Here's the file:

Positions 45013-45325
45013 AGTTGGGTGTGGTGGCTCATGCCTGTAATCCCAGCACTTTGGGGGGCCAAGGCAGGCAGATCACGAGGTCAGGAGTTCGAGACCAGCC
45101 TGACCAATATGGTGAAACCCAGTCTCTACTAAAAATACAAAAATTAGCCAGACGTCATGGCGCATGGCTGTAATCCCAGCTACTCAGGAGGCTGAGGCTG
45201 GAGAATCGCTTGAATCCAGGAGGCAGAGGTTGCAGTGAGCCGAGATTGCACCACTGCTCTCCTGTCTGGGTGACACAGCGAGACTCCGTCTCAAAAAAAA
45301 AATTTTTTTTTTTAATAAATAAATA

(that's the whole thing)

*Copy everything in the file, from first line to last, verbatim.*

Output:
Positions 45013-45325
45013 AGTTGGGTGTGGTGGCTCATGCCTGTAATCCCAGCACTTTGGGGGGCCAAGGCAGGCAGATCACGAGGTCAGGAGTTCGAGACCAGCC
45101 TGACCAATATGGTGAAACCCAGTCTCTACTAAAAATACAAAAATTAGCCAGACGTCATGGCGCATGGCTGTAATCCCAGCTACTCAGGAGGCTGAGGCTG
45201 GAGAATCGCTTGAATCCAGGAGGCAGAGGTTGCAGTGAGCCGAGATTGCACCACTGCTCTCCTGTCTGGGTGACACAGCGAGACTCCGTCTCAAAAAAAA
45301 AATTTTTTTTTTTAATAAATAAATA